There are three contenders for the first base job. While Daric Barton is precluded from the discussion of candidates for Opening Day as he won’t be travelling to Japan with the team, he still is in the mix for the job once the A’s return to America. That leaves the Japanese opener as a battle between Brandon Allen and Kila Ka'aihue.
Spring stats are notoriously meaningless, but let’s take a look at them nonetheless:
Allen obviously played the most and had the best results. Ka’aihue led the club in home runs, but had a pedestrian batting average, pretty abysmal on base percentage and had the third most strikeouts of any Athletic in the Cactus League as well (only Josh Donaldson and Chris Carter had more). Barton had an impressive OBP but his batting average wasn’t there and as is expected from him there wasn’t as much pop in his bat as many expect from a first baseman.
But let’s delve a bit further into this. In the Cactus League guys aren’t playing against MLB pitchers everyday. Oftentimes MiLB guys come over to fill a few innings, particularly in split-squad games, and other times this time of year is used for on the bubble guys to get some time in against live competition so that their big league parents can overlook their development first hand. Here’s how the three fared against MLB pitching. I defined MLB pitching as pitchers who had made the Majors, this is an inexact science as it included guys like Michael Fiers of the Brewers who has a big bad two innings of MLB work under his belt. But regardless, here is how they fared against guys that have made it all the way to baseball’s highest tier of play:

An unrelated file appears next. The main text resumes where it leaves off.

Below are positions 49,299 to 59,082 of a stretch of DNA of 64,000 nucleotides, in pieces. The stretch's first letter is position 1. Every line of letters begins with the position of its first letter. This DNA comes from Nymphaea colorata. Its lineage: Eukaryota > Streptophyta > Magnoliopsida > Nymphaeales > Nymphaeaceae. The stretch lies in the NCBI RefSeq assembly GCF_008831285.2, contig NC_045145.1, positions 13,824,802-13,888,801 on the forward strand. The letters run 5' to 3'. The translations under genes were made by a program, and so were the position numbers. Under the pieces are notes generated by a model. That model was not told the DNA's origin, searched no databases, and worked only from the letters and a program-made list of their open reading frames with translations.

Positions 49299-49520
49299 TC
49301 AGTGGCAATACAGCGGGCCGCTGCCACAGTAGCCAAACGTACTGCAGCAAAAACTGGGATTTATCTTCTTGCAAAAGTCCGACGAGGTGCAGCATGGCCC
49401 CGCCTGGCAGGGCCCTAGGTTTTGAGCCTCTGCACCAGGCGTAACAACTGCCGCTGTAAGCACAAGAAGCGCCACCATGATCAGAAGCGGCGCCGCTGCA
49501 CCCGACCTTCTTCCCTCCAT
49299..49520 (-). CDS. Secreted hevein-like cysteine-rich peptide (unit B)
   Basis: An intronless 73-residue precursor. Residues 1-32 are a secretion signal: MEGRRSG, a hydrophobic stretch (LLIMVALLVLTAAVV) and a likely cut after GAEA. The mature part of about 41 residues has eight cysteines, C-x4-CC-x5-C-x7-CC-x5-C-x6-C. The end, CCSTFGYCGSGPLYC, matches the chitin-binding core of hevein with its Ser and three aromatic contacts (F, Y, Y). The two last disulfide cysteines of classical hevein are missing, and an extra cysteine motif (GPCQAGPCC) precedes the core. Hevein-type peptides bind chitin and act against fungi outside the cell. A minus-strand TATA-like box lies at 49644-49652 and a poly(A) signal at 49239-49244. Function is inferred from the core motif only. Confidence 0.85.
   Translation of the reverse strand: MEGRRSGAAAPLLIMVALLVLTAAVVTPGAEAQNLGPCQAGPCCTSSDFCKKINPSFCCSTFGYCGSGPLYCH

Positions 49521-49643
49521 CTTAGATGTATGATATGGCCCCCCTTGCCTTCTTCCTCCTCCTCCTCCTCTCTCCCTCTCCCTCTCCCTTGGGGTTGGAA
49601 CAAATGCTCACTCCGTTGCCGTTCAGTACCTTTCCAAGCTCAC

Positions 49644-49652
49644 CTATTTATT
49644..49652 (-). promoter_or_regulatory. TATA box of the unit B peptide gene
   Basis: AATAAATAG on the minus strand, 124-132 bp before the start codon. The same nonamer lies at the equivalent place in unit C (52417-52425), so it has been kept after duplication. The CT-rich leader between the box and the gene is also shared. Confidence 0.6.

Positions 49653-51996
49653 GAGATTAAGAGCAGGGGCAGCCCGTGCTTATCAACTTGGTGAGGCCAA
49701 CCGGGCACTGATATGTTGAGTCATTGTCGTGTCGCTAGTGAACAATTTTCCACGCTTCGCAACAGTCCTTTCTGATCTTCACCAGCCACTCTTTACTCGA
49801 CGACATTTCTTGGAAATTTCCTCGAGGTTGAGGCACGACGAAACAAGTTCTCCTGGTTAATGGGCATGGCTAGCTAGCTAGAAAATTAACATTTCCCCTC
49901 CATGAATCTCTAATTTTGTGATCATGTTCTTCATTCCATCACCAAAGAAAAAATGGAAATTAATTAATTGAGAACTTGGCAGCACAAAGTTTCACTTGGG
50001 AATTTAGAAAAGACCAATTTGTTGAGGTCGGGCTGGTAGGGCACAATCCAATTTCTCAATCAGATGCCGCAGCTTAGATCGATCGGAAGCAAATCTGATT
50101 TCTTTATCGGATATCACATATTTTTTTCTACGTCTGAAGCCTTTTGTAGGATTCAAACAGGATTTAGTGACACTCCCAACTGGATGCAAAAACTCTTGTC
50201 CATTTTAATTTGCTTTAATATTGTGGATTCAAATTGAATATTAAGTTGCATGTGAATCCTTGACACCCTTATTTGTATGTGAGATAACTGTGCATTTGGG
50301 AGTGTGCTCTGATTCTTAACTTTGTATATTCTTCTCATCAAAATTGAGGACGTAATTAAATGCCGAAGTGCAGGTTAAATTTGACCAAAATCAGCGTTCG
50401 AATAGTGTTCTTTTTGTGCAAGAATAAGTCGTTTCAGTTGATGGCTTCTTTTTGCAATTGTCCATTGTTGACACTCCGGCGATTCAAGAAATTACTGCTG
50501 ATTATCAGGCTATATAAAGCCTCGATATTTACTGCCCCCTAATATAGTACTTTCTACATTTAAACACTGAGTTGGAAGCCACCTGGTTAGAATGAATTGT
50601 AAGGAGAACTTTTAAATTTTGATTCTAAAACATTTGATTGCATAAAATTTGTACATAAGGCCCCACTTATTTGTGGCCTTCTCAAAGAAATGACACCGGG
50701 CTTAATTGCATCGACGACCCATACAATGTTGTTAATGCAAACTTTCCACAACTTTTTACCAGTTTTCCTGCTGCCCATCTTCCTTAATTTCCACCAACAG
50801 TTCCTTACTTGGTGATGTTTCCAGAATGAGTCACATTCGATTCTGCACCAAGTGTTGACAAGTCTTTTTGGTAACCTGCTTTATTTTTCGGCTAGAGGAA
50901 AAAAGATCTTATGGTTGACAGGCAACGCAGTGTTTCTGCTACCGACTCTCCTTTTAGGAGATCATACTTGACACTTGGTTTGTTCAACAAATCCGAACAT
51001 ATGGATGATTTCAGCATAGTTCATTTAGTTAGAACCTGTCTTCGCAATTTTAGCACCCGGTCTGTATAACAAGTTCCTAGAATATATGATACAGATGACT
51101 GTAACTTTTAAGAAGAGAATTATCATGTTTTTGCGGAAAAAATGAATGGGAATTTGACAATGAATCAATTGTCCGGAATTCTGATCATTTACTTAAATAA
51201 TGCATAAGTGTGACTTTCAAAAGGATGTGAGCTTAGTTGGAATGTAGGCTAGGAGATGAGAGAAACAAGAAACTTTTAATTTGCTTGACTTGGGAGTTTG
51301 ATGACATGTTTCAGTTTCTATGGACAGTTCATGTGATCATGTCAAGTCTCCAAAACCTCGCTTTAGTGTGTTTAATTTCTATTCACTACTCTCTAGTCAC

Suddenly, the difference between Allen and Ka’aihue all but evaporates and even Barton begins to look arguably more impressive than does Allen. The thing to remember is we are dealing with now an even smaller sample size but it seems Allen truly beat up on MiLB pitching (one note Hisashi Iwakuma of the Mariners was considered an MiLB pitcher for his time spent in Japan):
Barton and Ka’aihue really struggled against the MiLB guys, and one can argue these are guys really trying to impress whereas the MLB guys are just working on new pitches et cetera and aren’t afraid of being lit up. But so many of the MLB pitchers were Fiers-like bubble guys, that they were perhaps among those most likely to show everything they got in the hopes of turning heads and earning a roster spot. Regardless, the point of this exercise is that a) spring statistics are indeed meaningless, b) small sample sizes does render most of this useless but c) there wasn’t that much daylight between these three regardless. This is one battle where it might all come down to what coaches saw on the sidelines as opposed to what we all witnessed between the white lines.